The view here: I do not believe Orlovsky meant any harm, but he must be careful not to feed into racial stereotypes with anonymous quotes and be mindful of the dangers of doing so, something I’m sure he’s now aware of. Orlovsky and ESPN management have spoken in the aftermath, and while I’m not certain if that was the precise message delivered to Orlovsky, it would be a sensible one.

Herbstreit — who I’ve always found to be thoughtful and reasonable — should not have criticized a colleague with incendiary words such as “reckless” and “embarrassing.” He could have just as easily retweeted the Orlovsky video clarification and added something along the lines of: “Dan shouldn’t have repeated those comments initially, but I appreciate his clarification.”


The biggest viewer adjustment to Bally purchasing the naming rights to 19 former Fox sports regional networks, including the two in Florida?

The superimposed score of the game you’re watching is smaller, a sacrifice made to create room for scores from other games.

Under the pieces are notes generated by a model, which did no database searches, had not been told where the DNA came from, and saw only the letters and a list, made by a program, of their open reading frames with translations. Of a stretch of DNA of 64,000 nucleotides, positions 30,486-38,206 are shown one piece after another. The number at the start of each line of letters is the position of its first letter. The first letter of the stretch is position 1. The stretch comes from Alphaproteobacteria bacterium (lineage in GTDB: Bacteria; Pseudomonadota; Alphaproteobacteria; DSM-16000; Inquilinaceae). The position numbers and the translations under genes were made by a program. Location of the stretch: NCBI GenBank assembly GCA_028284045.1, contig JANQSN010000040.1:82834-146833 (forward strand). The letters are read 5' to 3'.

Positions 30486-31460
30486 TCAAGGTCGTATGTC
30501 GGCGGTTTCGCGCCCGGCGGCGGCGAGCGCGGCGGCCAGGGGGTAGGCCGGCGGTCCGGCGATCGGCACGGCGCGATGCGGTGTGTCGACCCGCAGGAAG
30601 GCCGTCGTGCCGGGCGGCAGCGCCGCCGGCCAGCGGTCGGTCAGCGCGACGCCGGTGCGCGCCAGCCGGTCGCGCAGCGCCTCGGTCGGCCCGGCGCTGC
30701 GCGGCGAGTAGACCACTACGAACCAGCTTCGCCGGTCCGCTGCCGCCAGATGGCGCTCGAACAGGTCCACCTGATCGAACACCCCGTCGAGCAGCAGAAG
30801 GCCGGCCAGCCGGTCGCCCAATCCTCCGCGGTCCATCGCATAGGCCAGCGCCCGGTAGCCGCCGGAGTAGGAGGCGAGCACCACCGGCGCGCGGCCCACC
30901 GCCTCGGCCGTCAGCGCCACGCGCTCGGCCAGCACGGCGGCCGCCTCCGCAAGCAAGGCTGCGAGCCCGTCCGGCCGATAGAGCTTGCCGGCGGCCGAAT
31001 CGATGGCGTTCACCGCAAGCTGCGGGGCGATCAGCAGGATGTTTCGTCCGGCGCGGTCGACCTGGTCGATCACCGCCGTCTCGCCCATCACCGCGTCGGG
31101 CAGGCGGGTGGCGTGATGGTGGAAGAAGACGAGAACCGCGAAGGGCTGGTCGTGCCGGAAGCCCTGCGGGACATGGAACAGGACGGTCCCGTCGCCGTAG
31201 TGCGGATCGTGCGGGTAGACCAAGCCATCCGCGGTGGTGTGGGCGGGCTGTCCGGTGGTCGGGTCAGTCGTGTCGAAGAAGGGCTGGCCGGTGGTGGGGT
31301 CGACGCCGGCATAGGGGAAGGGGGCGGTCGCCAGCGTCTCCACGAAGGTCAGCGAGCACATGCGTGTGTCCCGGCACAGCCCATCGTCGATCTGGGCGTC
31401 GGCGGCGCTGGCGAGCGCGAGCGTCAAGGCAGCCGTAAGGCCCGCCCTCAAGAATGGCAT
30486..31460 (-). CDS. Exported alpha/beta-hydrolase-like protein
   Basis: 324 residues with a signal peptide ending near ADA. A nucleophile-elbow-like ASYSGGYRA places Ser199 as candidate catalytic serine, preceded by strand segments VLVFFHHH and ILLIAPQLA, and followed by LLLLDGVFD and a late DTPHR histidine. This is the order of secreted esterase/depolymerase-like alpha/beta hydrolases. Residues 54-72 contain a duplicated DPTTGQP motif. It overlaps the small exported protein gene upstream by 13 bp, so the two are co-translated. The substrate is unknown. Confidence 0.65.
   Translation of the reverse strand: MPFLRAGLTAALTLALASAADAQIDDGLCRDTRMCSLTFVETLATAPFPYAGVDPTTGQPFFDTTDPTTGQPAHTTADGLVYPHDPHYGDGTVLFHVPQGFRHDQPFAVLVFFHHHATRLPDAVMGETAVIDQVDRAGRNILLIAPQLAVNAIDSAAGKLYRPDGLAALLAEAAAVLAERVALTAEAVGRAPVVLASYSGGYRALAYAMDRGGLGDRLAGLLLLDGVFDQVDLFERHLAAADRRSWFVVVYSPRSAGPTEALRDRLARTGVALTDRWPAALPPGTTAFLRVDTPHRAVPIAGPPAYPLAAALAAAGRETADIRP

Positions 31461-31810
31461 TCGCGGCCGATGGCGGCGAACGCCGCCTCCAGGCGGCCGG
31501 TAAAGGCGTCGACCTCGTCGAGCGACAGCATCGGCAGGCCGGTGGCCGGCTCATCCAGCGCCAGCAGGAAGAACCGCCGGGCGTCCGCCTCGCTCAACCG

Perhaps viewers will grow accustomed to that and appreciate the continuous “out of market” score update over time. But for now, it’s an adjustment on the eyes.

If you missed this, here’s how Sports Business Journal’s John Ourand succinctly described the subtle change in the new CBS/Fox NFL contracts:

“Starting in ‘23, Fox and CBS will identify a specific number of teams that it wants to carry for a specific minimum of games. It is not known how many teams or games are part of this process, which will occur at some point before the official schedule release. Because it has the NFC package, Fox will only pick NFC teams, which will mean that Fox is likely to carry more Cowboys and Packers games than other networks. CBS will pick AFC teams, which, at least in the near term, means a heavy dose of the Chiefs and Steelers.

“Those games will come from anywhere on the schedule. There will be no such thing as a traditional Fox-NFC or CBS-AFC game as in years past. For decades, Fox would carry any game with two NFC teams or any interleague game where the NFC team was on the road.”

So from a local perspective, expect a few more Dolphins games on Fox each season beginning in 2023.

Here’s my Friday Heat piece on Victor Oladipo’s debut, and Oladipo, Jimmy Butler and Bam Adebayo weighing in on what’s head.

Please check back later for a Dolphins post.